BALTIMORE (WJZ)—School scare. A Baltimore City school was placed on lockdown after a report with a person with a gun on campus. It's the second school lockdown in our area just this week.
Meghan McCorkell has more on what happened.
KIPP Harmony Academy and KIPP Ujima Village Academy were placed on lockdown around 9 a.m. Thursday after students saw what they thought was a man with a gun.
SWAT teams rushed into KIPP Academy in Northwest Baltimore.
Panicked parents plead for answers.
"There was a stranger in the building. They don't know who it was," one mother said.
"Everything is not OK because the kids are still in there," another mother said.
After four hours on lockdown, students were evacuated to a nearby high school.
Investigators believe a University of Maryland journalism student was carrying a camera tripod that was mistaken for a gun.
"I think he was there with permission and it was just a misidentification by the kids," said police commissioner Anthony Batts.
The lockdown at KIPP comes on the heels of another school scare.
That one was at Stevenson University. The Owings Mills campus was locked down for more than two hours Monday after someone reported a man with a gun.
Investigators say two students hunting ducks with a pellet gun caused that incident.
"The bottom line is that lockdowns save lives," said security expert Rob Weinhold.
He says in the wake of the Sandy Hook school shooting, school officials cannot be cautious enough when there's a suspicion of a gunman on campus.
"It's just not a time to use any judgment. Take the guesswork out. Lock down the school system. Make sure everyone is safe," Weinhold said.
Parents were eventually reunited with KIPP Academy students.
Police said the children did the right thing, reporting something they thought was suspicious.
No one was injured in either of the lockdown incidents.
Officials with KIPP Academy have put out a statement saying it treats any threat to children's safety as a matter of extreme urgency.
Baltimore City Public Schools released the following statement:
"This morning, KIPP Ujima Village Academy and KIPP Harmony were placed in heightened security status, based on a report of a possible intruder. Police responded and secured the building, while police and school staff together ensured the safety of all children and staff. After a thorough investigation, police determined that there was no intruder in the building or on school grounds.
"As a precaution while the large school building was searched, students were taken by bus to the shared campus of Baltimore Polytechnic Institute and Western High School. Parents were contacted by phone and through local and social media channels, and were directed to pick up children from that location.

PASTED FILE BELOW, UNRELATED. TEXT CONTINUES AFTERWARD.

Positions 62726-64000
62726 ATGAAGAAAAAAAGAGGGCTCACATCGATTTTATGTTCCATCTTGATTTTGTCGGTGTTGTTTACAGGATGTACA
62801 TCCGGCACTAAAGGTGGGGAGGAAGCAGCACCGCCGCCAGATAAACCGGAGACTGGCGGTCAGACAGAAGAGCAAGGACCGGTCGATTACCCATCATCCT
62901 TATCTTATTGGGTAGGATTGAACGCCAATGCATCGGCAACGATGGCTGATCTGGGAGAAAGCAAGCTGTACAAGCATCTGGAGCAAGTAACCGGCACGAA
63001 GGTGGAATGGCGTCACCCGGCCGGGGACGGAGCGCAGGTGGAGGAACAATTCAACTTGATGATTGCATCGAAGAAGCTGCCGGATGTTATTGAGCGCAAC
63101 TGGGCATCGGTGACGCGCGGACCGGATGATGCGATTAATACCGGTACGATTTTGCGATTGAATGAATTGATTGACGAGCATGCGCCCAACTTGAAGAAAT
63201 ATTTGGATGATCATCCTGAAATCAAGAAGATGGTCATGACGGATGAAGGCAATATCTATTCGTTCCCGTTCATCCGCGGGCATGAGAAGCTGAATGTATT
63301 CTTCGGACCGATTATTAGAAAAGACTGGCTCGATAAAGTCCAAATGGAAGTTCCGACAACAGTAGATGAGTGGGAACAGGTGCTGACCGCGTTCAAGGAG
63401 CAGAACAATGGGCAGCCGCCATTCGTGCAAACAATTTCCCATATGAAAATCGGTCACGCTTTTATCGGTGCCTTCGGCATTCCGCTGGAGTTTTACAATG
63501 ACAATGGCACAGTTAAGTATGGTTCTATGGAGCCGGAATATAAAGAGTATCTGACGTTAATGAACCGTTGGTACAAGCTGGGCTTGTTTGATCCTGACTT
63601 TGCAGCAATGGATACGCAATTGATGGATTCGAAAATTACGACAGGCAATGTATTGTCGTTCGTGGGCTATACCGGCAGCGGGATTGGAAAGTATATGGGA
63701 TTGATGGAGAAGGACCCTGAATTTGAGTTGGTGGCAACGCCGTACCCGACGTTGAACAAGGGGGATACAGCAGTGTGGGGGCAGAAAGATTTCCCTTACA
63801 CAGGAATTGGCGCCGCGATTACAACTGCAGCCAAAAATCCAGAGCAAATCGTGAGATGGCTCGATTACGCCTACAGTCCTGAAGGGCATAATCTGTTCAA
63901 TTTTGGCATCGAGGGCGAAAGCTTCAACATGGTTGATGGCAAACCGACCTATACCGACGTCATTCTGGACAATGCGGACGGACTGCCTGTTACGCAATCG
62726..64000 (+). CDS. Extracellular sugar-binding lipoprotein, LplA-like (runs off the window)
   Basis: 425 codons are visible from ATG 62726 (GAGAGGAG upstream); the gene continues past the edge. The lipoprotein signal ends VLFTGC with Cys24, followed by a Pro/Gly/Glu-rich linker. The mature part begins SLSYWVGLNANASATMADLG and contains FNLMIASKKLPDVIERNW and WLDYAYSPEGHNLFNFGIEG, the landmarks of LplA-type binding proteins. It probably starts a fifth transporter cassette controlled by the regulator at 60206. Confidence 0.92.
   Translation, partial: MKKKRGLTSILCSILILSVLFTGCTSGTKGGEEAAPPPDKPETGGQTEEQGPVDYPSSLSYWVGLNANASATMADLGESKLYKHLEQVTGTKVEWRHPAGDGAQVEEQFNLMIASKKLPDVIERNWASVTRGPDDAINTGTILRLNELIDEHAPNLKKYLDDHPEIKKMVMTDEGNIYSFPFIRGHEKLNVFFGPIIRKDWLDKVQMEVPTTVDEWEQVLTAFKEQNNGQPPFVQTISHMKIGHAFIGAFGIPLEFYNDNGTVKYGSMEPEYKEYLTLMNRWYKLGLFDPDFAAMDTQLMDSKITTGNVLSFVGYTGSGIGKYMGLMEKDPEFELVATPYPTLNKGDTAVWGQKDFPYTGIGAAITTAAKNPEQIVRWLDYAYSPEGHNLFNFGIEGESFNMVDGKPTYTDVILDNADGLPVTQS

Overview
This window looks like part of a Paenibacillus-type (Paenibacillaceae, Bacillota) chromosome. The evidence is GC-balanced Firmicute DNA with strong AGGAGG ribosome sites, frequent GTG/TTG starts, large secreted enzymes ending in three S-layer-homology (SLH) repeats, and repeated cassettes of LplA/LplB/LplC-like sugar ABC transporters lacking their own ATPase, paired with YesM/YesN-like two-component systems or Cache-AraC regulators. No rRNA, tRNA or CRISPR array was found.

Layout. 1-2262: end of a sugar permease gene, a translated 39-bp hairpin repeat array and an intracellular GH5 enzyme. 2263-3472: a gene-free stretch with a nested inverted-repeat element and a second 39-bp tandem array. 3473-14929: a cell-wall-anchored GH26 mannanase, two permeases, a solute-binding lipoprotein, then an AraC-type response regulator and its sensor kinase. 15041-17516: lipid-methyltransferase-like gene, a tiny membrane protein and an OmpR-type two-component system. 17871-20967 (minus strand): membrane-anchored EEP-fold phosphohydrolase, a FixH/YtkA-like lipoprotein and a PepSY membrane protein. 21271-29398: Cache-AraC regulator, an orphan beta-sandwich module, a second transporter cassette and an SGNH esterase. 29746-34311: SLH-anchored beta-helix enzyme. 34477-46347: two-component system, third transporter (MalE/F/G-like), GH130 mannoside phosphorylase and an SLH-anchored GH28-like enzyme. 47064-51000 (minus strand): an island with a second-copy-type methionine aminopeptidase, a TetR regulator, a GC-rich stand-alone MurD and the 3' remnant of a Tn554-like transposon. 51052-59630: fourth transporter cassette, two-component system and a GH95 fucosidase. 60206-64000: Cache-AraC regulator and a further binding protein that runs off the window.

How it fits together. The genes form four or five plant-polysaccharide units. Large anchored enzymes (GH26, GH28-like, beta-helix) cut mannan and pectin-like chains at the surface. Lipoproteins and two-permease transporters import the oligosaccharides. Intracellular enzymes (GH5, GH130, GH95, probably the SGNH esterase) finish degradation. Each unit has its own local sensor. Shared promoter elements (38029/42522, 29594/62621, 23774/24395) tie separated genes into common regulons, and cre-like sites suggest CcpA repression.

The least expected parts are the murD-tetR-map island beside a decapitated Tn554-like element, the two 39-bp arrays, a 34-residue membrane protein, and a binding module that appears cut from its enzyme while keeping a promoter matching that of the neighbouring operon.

"We thank Baltimore City police, the staff and students of the KIPP schools, and City Schools staff for their exemplary handling of this situation and their calm, complete implementation of security protocols. The district responds to any possible threat to children's safety as a matter of extreme urgency, and we appreciate the professionalism and cooperation of law enforcement, school and district staff, parents and partners."
Mayor Rawlings-Blake and Commissioner Batts will meet with students and teachers at KIPP Academy on Friday morning.
Monique Griego has reaction from parents.
As you can imagine, when parents first learned something had happened at the school, they had no idea how serious it was or whether any children had been hurt.
For them those moments were absolutely terrifying as KIPP Academy parents waited for any information on a possible gunman at their children's school.
"They were really freaking out because the police were pushing you away so you didn't know what was going on," said Michelle Ward, parent.
The school told parents to meet at Poly-Western.
They quickly swarmed the parking lot and turned to each other for support.
"My child is in there. I know he a nervous wreck," one mother said.
Tiffany Taylor has four children at KIPP Academy.
"It's really frightening to hear on the radio that something is going on at the school," Taylor said.
A large group of several hundred parents were on hand when police told the crowd all children were safe and would soon be bused to Poly to reunite with their families.
"In my heart, I felt a little relieved but I still need to see my children and be reunited with them. It just won't be over until I get them home," Taylor said.
Though it took some time and a lot of patience from parents, the buses started arriving and reunions got underway.
Student Damaya Smith told us about her ordeal.
"Everybody started crying. We had to hide because we felt uncomfortable," she said. "It was a little scary when it started, but I listened to my teacher."
For her parents, it was the perfect end to a long day.
"I'm just glad everything is OK. I'm just happy that nobody got hurt," said Derrick Smith, parent.
Parents say KIPP Academy recently had a drill to practice these types of situations.
While it did take some time to start releasing kids to their parents, the school says that was to make sure everything was done safely.
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